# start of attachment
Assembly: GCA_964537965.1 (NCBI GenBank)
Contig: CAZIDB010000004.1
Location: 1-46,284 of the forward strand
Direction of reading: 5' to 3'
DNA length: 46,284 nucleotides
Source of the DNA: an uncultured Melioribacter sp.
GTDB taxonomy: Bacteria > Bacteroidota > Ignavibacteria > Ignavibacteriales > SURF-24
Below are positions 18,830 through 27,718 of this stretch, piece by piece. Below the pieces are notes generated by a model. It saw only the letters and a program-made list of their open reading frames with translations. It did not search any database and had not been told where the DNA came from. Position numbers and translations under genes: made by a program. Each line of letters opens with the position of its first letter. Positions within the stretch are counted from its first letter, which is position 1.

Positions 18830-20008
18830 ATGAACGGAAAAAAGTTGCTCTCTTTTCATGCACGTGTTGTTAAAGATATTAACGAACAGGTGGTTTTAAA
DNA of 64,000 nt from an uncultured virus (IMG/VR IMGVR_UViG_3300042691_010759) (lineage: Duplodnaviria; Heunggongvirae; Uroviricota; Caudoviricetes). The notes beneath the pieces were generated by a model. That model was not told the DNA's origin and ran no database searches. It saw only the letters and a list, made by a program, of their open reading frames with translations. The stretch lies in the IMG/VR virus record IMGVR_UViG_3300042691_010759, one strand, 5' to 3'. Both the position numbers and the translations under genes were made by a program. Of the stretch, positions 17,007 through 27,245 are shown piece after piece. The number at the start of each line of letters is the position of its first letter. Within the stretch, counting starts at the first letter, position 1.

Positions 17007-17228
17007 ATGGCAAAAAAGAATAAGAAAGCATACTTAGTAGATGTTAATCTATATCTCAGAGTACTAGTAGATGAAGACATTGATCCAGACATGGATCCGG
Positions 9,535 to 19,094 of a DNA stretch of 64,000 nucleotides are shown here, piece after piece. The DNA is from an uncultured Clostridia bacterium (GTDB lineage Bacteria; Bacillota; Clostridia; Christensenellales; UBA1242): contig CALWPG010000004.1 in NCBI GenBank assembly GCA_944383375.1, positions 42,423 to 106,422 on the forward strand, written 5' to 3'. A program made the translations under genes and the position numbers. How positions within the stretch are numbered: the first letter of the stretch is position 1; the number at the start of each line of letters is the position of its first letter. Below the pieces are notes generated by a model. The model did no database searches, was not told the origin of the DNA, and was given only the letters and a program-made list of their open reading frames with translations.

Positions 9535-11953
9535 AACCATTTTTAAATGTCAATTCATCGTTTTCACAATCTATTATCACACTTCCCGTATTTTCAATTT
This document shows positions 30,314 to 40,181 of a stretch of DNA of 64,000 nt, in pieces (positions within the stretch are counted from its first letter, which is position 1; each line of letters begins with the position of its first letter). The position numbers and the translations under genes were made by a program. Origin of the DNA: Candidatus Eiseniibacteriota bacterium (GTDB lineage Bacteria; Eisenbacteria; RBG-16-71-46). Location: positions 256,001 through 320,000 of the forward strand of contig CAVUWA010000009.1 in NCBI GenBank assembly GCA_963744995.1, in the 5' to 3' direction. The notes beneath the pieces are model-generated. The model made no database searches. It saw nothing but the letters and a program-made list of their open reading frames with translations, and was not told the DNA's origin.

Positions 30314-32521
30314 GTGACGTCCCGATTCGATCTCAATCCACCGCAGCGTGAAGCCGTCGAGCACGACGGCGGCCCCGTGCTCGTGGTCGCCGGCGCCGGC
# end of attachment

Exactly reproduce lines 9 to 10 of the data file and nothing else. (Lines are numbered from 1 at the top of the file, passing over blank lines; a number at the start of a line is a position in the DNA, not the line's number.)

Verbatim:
Positions 18830-20008
18830 ATGAACGGAAAAAAGTTGCTCTCTTTTCATGCACGTGTTGTTAAAGATATTAACGAACAGGTGGTTTTAAA